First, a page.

Group Purchasing of Charged-off Consumer Assets at Wholesale Pricing - National Portfolios, Issuer Direct
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PORTFOLIO MODELING 

Portfolio Modeling for Debt Buyers

Modeling Portfolios prior to purchase has provided the Loan Buyers Group with an opportunity to explore various recovery and resale options, which have helped us determine the price we can pay for new purchases. Our proprietary Portfolio Model looks far beyond the just the stratification of a file and is not a scoring model.

The stratification of a file is just a method of sorting data where we can find the average balances, state distributions, average last pay dates, and we can sort the information in such a way to stratify the results. If we want to know for instance, how accounts in the Portfolio between a $1,000 and $1,500 average balance, the stratification will provide us that information. The same is true if we want to know how many accounts or what percentage of the total number accounts being purchased is located in a particular state, we can find that data through a stratification process.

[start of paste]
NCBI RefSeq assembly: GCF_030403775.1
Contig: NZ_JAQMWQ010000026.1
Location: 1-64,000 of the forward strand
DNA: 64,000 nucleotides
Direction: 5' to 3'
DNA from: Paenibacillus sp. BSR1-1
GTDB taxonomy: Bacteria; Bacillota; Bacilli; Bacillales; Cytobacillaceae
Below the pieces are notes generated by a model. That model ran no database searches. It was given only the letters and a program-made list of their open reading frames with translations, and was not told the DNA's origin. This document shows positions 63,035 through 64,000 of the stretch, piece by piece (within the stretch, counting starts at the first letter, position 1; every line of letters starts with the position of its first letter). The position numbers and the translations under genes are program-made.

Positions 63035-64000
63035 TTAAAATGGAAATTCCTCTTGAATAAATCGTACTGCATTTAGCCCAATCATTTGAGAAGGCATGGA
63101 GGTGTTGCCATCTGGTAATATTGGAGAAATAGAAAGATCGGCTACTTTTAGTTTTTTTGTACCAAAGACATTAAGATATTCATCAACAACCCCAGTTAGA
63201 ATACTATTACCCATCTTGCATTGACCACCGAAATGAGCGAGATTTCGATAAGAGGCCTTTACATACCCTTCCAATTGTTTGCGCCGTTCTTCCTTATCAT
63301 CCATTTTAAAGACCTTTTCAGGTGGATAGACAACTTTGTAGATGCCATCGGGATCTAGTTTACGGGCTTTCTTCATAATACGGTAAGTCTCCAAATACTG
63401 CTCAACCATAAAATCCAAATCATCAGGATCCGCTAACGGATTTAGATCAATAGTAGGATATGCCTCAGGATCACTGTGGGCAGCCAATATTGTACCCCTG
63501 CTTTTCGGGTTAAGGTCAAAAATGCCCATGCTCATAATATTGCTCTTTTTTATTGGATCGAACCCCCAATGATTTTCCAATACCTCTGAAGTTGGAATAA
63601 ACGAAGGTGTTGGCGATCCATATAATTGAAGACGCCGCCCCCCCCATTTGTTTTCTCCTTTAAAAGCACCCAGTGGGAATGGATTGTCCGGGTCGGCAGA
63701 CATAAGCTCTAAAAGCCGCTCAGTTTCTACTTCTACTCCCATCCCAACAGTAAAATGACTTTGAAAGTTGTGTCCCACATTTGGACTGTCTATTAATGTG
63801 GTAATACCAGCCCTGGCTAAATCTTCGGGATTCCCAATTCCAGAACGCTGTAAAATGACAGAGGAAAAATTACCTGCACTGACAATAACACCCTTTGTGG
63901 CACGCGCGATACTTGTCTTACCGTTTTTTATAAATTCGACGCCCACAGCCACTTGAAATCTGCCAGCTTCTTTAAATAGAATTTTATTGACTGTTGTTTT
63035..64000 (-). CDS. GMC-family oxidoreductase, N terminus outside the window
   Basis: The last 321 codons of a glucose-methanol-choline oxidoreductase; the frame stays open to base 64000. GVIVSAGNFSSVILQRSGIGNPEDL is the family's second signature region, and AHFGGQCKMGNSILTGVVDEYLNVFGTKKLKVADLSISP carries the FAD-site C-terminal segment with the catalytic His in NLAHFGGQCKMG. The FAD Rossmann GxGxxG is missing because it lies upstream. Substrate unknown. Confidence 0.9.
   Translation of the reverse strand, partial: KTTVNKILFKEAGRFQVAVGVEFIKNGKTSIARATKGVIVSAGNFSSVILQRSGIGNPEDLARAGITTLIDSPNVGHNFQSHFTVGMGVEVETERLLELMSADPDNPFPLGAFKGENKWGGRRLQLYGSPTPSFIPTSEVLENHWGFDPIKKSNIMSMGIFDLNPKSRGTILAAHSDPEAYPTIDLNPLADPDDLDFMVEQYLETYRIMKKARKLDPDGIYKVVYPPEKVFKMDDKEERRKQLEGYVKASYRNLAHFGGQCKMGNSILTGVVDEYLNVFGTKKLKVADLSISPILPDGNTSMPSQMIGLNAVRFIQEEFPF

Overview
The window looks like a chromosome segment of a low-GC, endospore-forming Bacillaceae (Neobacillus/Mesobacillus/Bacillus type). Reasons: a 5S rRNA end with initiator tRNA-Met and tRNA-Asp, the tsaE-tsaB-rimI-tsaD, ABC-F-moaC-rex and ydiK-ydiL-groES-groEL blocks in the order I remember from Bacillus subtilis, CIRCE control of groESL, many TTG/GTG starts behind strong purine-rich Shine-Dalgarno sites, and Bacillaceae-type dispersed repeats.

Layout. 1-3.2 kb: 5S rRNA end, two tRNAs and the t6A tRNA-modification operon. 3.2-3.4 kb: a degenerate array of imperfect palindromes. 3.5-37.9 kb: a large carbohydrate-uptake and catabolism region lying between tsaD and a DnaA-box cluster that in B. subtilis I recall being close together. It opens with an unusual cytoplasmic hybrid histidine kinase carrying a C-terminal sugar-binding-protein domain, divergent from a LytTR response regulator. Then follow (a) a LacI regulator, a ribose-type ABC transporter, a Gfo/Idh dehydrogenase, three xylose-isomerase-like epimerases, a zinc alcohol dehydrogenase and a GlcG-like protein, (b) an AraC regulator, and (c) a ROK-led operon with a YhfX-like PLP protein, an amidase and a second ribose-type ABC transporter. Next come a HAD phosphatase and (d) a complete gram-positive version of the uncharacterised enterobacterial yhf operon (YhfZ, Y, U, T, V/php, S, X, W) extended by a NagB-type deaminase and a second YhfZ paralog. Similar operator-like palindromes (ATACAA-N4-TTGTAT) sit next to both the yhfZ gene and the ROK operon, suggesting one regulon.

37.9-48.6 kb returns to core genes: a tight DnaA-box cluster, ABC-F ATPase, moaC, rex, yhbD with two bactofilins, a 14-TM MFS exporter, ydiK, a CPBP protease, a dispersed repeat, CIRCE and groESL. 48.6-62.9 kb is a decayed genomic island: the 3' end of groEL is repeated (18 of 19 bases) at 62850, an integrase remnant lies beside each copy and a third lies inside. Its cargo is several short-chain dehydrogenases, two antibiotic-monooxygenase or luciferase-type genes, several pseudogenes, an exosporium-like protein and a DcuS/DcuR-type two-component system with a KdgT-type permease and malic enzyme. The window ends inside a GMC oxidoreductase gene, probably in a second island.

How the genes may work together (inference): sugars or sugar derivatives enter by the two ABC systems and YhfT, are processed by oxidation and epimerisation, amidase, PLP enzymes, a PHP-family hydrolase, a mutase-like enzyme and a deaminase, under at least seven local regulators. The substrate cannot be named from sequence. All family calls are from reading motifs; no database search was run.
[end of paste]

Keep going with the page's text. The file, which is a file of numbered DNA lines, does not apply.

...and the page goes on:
A scoring model that is typically run through an outside service, would give us a ranking of accounts within the portfolio of the most likely to pay. These are very sophisticated algorithms that use data sets obtained from many sources to track the patterns of people. These data sets are constantly being adjusted for changes in demographics and the results are provided by the vendor with a score, which is the prediction of who would have the highest propensity to pay. These models provided a priority list for the collection agencies as to who should be called first within specific geographic areas.

A New Portfolio Model